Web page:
is a 2010 Utne Independent Press Award nominee in the category of science and technology.
Thursday, April 15, 2010 11:11 AM
Our library contains 1,300 publications—a feast of magazines, journals, alt-weeklies, newsletters, and zines—and every year, we honor the stars in our Utne Independent Press Awards. We’ll announce this year’s winners on Sunday, April 25 at the MPA’s Independent Magazine Group conference in Washington, D.C. and post them online the following Monday. We’re crazy about these publications, and we’d love it for all of our readers to get to know them better, too. So, every weekday until the conference, we’ll be posting mini-introductions to our complete list of 2010 nominees.
The following eight magazines are our 2010 nominees in the category of science/technology coverage.
, published at UC Berkeley, is as eclectic as its community. The quarterly opens with sneak peeks at research in motion, such as cyborg spy beetles and the science of humor. The features that follow challenge conventional wisdom and tap iconoclastic characters to bring high-minded theories down to earth.
Engineers are responsible for some of the most exciting innovations in modern science. IEEE Spectrum, the official magazine of the Institute of Electronic and Electrical Engineers, translates the advances in computers, robotics, and other fields of science into a language that geeks can love and anyone can understand.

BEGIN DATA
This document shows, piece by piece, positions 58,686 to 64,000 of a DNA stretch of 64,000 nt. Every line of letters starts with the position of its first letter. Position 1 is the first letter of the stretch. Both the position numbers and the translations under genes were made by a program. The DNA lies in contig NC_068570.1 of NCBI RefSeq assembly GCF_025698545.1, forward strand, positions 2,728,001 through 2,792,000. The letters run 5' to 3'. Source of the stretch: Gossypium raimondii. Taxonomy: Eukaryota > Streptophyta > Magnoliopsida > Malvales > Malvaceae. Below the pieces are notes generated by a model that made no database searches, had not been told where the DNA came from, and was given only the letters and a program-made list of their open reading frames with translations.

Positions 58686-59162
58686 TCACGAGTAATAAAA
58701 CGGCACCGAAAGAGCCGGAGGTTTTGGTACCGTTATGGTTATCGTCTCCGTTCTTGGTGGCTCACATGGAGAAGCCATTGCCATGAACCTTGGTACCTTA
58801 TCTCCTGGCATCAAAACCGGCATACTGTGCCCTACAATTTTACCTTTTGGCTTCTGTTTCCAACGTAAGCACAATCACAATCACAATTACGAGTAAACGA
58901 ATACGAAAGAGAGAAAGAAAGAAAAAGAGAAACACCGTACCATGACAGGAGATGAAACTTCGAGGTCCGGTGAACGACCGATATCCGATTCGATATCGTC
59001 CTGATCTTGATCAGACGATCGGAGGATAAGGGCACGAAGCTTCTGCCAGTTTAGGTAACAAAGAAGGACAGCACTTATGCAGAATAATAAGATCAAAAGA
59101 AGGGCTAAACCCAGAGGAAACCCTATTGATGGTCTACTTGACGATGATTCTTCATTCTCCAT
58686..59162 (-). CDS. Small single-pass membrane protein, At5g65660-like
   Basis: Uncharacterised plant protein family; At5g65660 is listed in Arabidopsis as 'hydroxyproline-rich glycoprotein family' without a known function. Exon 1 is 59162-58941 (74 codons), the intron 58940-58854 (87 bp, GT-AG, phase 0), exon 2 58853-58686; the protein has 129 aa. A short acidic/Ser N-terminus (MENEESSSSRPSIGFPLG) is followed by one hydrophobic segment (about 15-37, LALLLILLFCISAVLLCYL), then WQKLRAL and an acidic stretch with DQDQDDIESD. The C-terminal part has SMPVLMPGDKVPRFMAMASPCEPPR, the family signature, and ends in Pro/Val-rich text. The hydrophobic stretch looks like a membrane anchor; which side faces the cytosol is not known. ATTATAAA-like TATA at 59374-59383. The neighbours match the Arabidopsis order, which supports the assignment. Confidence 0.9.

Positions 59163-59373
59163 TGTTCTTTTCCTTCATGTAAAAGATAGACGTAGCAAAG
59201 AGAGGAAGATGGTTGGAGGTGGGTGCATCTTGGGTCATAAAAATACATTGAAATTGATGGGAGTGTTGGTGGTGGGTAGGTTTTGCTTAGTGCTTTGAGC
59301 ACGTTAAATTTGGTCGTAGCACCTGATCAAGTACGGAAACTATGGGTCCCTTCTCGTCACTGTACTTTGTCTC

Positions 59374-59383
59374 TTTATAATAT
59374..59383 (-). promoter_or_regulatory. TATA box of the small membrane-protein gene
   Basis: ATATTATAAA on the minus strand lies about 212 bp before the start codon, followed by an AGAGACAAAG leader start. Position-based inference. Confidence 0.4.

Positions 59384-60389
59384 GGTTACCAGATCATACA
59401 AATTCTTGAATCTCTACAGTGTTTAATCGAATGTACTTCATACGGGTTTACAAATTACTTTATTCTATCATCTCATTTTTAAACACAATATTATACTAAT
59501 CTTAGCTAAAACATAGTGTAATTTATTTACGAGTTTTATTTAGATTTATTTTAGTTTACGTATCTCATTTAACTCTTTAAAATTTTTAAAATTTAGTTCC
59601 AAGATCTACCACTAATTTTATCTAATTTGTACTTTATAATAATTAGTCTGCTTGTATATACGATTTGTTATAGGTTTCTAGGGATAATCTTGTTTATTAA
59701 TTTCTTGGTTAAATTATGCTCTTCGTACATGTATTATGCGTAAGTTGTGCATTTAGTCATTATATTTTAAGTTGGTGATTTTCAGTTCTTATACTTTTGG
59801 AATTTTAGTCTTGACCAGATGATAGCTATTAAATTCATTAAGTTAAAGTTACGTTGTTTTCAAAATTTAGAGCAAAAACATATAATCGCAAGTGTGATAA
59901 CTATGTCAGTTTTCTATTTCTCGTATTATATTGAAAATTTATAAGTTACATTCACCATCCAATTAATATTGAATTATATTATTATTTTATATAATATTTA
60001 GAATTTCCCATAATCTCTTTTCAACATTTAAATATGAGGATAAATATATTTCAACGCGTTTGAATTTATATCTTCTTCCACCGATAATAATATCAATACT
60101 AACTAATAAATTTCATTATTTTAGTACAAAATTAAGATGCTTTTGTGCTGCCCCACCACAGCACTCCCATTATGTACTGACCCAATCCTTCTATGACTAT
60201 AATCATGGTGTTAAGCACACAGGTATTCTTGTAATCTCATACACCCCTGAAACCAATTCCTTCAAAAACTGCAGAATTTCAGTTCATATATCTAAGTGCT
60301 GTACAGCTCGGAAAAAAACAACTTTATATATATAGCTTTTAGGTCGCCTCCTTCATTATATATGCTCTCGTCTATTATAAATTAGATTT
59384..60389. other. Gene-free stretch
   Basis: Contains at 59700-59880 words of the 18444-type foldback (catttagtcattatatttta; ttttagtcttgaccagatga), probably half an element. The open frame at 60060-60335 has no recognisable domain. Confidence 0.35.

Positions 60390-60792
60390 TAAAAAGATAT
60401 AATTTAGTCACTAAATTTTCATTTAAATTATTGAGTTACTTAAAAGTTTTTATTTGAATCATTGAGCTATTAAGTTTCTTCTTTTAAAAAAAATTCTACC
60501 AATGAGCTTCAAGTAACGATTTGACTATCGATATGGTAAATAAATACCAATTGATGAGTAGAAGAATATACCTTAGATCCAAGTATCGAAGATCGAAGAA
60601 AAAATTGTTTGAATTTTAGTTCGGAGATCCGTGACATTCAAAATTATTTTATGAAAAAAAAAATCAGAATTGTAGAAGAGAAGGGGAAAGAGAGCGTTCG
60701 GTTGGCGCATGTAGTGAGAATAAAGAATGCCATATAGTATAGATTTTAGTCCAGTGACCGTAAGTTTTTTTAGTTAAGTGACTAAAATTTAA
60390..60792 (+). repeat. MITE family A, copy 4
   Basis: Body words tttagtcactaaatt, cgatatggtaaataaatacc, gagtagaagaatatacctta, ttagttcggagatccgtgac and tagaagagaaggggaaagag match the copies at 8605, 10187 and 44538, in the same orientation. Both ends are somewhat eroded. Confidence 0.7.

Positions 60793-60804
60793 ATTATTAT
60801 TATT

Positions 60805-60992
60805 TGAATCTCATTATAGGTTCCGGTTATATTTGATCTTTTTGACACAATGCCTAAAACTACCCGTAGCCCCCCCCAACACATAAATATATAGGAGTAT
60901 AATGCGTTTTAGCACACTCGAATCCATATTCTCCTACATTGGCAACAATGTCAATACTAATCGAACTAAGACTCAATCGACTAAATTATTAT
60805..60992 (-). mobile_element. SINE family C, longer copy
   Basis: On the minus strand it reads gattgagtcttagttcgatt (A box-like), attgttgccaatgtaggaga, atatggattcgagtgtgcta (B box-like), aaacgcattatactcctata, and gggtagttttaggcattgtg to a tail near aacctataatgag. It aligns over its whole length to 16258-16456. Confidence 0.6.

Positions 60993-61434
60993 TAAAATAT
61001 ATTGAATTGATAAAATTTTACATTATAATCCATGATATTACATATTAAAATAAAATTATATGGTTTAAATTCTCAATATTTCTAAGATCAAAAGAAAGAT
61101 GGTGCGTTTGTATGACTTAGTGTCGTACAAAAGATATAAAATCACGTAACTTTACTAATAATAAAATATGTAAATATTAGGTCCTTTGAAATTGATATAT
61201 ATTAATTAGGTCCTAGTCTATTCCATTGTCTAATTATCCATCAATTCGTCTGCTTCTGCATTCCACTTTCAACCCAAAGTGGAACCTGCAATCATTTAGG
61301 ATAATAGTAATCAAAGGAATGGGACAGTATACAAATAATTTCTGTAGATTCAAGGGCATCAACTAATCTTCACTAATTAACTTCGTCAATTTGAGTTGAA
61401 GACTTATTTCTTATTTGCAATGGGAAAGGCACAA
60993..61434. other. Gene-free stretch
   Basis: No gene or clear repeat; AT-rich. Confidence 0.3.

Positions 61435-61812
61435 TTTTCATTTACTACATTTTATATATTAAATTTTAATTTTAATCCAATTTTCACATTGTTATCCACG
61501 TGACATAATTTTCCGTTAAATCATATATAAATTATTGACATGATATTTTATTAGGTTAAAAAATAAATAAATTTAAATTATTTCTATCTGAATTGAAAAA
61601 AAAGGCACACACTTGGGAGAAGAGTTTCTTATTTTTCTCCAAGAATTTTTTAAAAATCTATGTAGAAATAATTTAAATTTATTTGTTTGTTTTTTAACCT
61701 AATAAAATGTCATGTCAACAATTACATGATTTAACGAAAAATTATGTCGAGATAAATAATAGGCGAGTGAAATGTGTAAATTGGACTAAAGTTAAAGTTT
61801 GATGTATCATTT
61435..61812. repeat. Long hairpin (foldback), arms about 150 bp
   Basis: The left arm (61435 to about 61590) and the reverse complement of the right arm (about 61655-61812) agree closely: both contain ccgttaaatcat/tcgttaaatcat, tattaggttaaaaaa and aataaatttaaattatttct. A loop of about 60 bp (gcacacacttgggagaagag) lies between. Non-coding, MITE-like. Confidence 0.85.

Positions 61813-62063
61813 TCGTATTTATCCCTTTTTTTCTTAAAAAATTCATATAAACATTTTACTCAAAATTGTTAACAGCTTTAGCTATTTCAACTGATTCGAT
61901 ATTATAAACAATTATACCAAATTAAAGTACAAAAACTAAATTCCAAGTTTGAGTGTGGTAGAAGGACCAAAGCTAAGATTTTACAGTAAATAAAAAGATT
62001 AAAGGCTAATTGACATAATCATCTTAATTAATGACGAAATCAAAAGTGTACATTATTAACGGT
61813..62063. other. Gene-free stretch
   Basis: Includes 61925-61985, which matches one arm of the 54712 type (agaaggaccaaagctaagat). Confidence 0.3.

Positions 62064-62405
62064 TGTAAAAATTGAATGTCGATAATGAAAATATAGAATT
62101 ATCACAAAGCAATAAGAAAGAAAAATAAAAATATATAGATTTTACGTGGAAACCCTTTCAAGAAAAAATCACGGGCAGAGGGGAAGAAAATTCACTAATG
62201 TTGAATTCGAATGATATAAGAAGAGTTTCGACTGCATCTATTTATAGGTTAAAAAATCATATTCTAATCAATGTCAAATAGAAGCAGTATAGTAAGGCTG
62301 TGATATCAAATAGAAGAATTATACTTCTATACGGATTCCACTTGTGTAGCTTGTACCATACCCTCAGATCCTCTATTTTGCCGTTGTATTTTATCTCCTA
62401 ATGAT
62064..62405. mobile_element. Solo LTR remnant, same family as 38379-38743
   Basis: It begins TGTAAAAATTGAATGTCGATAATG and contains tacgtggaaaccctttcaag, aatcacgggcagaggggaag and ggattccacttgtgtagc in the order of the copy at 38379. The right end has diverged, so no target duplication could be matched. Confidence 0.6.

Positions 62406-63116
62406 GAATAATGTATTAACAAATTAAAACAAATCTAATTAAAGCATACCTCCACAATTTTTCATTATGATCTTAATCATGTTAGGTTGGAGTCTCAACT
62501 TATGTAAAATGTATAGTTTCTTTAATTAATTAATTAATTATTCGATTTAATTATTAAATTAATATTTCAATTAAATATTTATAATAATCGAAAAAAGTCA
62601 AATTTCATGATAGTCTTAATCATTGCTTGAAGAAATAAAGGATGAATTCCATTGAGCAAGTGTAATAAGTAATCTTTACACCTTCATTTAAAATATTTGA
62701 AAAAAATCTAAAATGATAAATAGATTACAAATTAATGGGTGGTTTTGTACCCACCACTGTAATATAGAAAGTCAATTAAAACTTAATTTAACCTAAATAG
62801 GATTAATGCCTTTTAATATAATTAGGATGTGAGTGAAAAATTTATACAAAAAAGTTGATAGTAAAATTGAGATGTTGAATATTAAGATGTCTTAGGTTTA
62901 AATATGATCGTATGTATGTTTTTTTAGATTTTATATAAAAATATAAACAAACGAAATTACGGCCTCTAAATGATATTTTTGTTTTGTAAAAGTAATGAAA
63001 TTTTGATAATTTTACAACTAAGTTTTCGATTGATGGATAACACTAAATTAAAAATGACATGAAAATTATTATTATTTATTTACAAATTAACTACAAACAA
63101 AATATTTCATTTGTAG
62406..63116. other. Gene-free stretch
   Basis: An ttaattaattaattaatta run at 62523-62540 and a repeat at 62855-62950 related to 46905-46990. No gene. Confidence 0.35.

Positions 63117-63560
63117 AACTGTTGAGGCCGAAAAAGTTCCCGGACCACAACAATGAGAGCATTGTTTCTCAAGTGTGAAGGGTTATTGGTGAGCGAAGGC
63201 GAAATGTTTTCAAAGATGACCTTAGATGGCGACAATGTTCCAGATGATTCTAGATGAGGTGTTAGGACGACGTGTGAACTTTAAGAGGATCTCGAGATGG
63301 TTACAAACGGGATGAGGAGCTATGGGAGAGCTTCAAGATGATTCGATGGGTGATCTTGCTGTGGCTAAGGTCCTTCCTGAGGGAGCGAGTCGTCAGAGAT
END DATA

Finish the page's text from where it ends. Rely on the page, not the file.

We wish more reporters would go to Johns Hopkins Public Health for story ideas and analysis instead of relying on oversimplified press releases. The biannual publication brings a global perspective to everything from malaria and AIDS research to sleep disorders and innovations in eyewear.
Only one magazine would teach readers how to make a steampunk electrostatic generator and a letterpress printing machine in the same issue. Make magazine takes science away from the scientists and puts technology in the hands of garage innovators and do-it-yourself enthusiasts.
In a world besieged by a seemingly endless list of baffling challenges, Miller-McCune is a smart, clear-eyed tonic. The monthly’s editors seek out cutting-edge research to demystify the day’s most pressing issues and highlight institutions and innovators that provide reason for hope.
Science News is inexhaustible. Every two weeks it surveys groundbreaking research in a variety of disciplines to deliver in-depth, inviting stories. Want to know a lot more about archaeology? A little something about superstring theory? This is your go-to guide.